By Val Rodell
GREENSBURG — Greensburg Central Catholic Junior-Senior High School students are learning the critical thinking skills needed to succeed in today’s high-tech world in the school’s Maker Space.
GCC installed the Maker Space — a collaborative work space designed for making, learning, exploring and sharing using high-tech and “no-tech” tools — in 2016. In the coming year, students will be able to hone those skills even further as the school develops an enhanced Maker Space.
GCC received a $10,000 Innovation Grant at the Celebration of Catholic Schools Breakfast in October to help support the project.
“Students prepare for future careers in the GCC Maker Space by practicing applying the skills they learn in math, science and other classes to problems we all face in the real world,” said Matt Very, GCC technology education instructor.
Students work on skills in science, technology, engineering, arts and math (STEAM) in the Maker Space, which is designed to foster creativity, ingenuity, learning and passion. The space includes 3D printers, robotics, coding and programming equipment.
Junior high students develop and build robots and robotic tools. High school seniors can take an engineering course. They use the 3D printer to participate in a pasta bridge-building project, and use what they’ve learned to solve a problem as a final project.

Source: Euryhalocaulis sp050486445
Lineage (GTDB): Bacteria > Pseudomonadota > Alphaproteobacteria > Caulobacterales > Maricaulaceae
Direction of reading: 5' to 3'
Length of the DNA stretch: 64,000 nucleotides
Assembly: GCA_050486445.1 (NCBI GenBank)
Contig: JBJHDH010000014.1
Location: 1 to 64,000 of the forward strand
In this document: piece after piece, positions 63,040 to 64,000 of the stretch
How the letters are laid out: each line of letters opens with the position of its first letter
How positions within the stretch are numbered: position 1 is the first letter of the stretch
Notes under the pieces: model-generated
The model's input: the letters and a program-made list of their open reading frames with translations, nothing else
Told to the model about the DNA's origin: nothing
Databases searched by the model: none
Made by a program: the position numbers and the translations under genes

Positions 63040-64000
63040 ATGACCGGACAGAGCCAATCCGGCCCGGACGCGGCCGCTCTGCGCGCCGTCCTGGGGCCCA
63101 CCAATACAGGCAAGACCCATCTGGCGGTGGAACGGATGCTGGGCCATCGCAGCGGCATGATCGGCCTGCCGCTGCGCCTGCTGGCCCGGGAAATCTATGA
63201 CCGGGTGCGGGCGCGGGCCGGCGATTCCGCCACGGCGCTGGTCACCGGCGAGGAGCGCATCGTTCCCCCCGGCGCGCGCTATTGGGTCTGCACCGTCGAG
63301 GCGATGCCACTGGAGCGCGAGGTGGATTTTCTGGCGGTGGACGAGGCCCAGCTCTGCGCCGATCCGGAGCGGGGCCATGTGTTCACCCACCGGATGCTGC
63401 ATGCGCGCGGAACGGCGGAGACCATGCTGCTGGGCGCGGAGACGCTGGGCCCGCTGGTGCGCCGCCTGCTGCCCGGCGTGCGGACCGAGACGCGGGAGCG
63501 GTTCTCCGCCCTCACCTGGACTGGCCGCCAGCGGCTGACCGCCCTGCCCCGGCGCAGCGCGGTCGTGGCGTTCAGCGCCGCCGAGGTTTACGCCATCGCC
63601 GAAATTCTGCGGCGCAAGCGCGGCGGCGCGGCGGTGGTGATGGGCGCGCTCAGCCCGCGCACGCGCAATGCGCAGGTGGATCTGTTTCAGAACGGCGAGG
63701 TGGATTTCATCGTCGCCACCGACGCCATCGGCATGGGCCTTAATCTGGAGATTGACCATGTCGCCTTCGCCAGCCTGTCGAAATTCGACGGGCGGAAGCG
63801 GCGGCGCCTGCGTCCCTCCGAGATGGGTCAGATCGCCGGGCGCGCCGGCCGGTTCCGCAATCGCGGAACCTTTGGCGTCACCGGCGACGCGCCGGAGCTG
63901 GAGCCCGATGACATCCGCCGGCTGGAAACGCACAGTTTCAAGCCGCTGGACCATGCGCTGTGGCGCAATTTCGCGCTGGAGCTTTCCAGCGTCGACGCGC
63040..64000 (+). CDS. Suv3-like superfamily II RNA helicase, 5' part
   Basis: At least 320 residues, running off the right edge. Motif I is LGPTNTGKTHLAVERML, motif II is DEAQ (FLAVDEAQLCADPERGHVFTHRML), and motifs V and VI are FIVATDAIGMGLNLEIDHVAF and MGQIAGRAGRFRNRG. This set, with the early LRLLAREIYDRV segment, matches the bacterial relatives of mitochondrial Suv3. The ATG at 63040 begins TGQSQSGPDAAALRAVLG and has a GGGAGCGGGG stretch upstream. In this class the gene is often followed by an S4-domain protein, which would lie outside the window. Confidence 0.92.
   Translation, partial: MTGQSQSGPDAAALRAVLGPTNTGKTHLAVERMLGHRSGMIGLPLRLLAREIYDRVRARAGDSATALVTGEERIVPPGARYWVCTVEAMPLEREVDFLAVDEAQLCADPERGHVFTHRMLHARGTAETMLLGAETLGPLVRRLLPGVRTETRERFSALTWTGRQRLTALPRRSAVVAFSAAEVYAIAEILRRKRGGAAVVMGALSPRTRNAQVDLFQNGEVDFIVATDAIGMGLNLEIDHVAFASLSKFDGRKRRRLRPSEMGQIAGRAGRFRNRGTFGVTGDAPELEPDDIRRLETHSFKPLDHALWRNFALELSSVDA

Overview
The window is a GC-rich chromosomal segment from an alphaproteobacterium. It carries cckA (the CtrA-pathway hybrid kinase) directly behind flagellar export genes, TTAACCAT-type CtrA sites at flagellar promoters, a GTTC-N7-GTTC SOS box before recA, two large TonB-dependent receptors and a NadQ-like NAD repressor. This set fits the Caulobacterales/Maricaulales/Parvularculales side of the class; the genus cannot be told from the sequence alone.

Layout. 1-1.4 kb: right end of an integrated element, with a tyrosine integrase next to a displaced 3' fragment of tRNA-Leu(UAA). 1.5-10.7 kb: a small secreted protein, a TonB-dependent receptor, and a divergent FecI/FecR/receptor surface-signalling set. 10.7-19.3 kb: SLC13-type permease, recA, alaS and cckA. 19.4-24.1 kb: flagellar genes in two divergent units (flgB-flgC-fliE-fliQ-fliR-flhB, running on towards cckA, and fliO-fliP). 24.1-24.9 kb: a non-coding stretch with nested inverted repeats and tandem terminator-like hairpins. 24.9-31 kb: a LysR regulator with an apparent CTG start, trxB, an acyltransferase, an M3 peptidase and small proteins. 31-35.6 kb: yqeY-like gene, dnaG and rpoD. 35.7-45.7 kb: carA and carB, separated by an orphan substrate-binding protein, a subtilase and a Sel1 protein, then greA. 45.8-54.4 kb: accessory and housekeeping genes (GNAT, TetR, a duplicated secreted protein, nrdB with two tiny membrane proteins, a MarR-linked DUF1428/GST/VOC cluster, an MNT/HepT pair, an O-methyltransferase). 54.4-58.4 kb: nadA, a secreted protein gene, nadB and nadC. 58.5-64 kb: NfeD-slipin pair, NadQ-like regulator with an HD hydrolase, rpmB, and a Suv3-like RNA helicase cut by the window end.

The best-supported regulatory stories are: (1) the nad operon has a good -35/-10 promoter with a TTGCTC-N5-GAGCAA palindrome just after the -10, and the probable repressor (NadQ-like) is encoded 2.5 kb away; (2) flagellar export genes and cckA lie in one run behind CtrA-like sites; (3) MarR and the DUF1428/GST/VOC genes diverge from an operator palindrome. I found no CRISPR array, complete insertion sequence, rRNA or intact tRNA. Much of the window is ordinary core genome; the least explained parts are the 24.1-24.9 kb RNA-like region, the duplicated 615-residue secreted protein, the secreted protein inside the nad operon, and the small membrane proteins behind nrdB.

“It is important that students be able to blend physical manipulation with critical thinking skills and a wide range of technology, from hand tools to 3D modeling,” Very said.
Enhancing the Maker Space involves moving it from the third floor to the former library space on the main floor, providing more space for more students and larger projects. New multimedia workstation tables will be installed to facilitate collaboration among students. Additional 3D printers, a laser cutter, 3D milling machine, a computer numeric control machine and other basic hand tools will be added, as well as new flooring and paint.
The goals of the Maker Space are to provide a resource for technology classes and to enhance learning in classes across the entire curriculum, according to Dennis Cremonese, director of institutional advancement.
“Arts, sciences and electives will be able to use the Maker Space and apply their learning, demonstrate academic concepts and connect their lessons to other disciplines,” he said.